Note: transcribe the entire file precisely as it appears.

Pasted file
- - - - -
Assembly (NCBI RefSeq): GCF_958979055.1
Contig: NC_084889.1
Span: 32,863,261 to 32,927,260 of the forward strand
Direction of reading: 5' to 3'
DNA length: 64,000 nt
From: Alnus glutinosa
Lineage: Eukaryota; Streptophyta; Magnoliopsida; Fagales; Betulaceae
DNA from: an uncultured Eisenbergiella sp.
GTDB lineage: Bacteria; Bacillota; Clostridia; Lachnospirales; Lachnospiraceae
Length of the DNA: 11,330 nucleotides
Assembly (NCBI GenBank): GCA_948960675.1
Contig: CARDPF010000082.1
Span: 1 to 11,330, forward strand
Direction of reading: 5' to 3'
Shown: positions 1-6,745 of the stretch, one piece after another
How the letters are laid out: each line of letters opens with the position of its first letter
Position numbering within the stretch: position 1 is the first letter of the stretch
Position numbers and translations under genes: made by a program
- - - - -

Assembly (NCBI RefSeq): GCF_958979055.1
Contig: NC_084889.1
Span: 32,863,261 to 32,927,260 of the forward strand
Direction of reading: 5' to 3'
DNA length: 64,000 nt
From: Alnus glutinosa
Lineage: Eukaryota; Streptophyta; Magnoliopsida; Fagales; Betulaceae
DNA from: an uncultured Eisenbergiella sp.
GTDB lineage: Bacteria; Bacillota; Clostridia; Lachnospirales; Lachnospiraceae
Length of the DNA: 11,330 nucleotides
Assembly (NCBI GenBank): GCA_948960675.1
Contig: CARDPF010000082.1
Span: 1 to 11,330, forward strand
Direction of reading: 5' to 3'
Shown: positions 1-6,745 of the stretch, one piece after another
How the letters are laid out: each line of letters opens with the position of its first letter
Position numbering within the stretch: position 1 is the first letter of the stretch
Position numbers and translations under genes: made by a program